Why You are Trapped In An Echo Chamber - On Feminism & Men’s Rights Activism

Prefer podcasts to blogs? Listen to Zachary's podcast on iTunes here

Find people who disagree

It feels like every time I open up social media there is a new cause/ideology/change/belief system that people are ‘debating’.

I put the term debating in quotations, because I feel that that term can only loosely apply to what I see occurring. In a true debate, both sides have structured arguments, researched data and well-thought-out opinions.

The goal of such an interaction should ideally not be to ‘win the argument’ but to come closer to the ‘truth’. Ideally, the debate should contain members of both sides that are open to having their opinion changed upon presentation of new information.

Yet due to the nature of the online platforms where we put forth our views, we are often just presenting our arguments to an echo chamber that is either completely supportive or dismissive of our opinion.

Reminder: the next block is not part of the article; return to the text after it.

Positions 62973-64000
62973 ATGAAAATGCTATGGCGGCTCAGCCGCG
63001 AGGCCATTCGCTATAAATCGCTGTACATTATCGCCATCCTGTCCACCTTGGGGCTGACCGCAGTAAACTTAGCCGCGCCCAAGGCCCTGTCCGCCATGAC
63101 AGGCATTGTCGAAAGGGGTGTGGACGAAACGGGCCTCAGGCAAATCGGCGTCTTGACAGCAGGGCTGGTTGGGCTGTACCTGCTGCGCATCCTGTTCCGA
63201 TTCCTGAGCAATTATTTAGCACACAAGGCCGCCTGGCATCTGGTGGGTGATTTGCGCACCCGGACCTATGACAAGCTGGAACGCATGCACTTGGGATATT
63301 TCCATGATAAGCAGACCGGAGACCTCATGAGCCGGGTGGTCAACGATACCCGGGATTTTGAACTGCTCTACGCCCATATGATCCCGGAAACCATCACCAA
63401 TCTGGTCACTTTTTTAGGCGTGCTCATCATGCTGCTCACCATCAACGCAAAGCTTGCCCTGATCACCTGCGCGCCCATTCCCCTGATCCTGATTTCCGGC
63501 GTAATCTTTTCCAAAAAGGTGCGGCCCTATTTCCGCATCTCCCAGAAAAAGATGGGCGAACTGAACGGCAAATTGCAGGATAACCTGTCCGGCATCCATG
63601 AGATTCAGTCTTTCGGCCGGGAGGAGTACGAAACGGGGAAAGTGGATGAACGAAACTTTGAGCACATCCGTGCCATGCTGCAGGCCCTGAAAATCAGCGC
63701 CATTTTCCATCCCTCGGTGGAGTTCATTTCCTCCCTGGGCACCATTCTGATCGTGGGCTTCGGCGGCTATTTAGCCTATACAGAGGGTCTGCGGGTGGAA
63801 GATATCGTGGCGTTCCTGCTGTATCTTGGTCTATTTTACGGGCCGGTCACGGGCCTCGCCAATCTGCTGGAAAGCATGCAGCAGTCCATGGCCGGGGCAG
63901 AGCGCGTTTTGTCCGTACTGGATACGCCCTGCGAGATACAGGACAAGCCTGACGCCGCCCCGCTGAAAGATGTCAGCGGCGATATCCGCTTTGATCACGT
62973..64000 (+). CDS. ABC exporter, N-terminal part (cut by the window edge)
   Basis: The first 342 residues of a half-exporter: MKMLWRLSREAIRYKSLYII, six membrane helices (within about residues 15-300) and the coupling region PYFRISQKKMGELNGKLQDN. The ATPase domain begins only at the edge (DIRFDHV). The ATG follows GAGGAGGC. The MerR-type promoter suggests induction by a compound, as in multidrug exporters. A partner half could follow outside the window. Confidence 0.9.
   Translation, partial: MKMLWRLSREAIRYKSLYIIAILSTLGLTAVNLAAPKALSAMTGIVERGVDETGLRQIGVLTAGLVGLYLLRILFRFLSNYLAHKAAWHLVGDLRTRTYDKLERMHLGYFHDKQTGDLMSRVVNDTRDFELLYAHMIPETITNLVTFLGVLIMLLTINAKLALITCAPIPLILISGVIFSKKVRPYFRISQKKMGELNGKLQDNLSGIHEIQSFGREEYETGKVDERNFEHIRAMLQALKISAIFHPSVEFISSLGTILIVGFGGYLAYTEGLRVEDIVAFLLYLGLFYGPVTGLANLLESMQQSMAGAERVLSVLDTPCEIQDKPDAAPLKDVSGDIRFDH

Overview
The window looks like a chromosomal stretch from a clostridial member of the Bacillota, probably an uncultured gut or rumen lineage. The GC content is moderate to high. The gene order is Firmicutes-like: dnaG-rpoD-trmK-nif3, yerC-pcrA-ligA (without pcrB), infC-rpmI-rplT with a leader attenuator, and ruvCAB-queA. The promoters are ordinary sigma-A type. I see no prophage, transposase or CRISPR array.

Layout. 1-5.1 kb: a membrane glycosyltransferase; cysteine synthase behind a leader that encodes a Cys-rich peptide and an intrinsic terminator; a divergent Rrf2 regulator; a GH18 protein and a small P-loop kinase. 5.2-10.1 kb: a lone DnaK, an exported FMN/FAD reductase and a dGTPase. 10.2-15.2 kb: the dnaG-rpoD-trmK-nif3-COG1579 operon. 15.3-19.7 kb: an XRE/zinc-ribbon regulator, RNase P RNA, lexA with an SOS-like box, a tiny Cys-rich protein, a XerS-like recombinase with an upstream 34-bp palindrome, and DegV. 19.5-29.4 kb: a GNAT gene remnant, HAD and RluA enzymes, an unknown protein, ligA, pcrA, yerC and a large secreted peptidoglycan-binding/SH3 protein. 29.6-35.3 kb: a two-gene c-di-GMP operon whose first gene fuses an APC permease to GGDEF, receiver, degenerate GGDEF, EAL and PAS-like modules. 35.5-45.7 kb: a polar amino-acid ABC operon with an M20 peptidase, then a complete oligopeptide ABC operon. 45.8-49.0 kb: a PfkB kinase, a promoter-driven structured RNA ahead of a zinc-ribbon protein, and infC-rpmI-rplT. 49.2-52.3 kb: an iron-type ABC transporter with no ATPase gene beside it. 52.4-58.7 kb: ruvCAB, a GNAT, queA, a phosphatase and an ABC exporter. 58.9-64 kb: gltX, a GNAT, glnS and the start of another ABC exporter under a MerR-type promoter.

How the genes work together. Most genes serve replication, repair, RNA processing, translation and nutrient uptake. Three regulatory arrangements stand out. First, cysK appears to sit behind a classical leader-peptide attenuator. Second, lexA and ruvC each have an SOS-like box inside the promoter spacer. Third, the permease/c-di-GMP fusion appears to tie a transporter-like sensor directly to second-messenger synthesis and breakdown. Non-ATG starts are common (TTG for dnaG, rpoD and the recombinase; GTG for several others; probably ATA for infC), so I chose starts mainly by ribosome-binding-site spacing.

The former results in our posts effectively contributing nothing new to the discussion, yet being praised endlessly for ‘speaking the truth’. I consider this to be just conforming that group’s norm. The author of the piece feels validated and continues to produce content, because everyone in that online forum is agreeing with their opinion. Any and all dissenting voices are drowned out by the sheer number of counter opinions, thus it is rare for an opposite opinion to be taken seriously or even noticed.

The latter results in incessant trolling, belittling and banishment from the groups. It is very easy to dismiss someone’s opinion if you see it downvoted to oblivion, or if 99% of comments are disagreeing with the original post. If the topic is sensitive in nature, ‘protecting the members’ is often cited as a reason to delete and block the person posting. Whilst it may be necessary, this form of censorship can cause the members to only hear self-confirming opinions.

Thus, you may be in an echo chamber and not even realise it.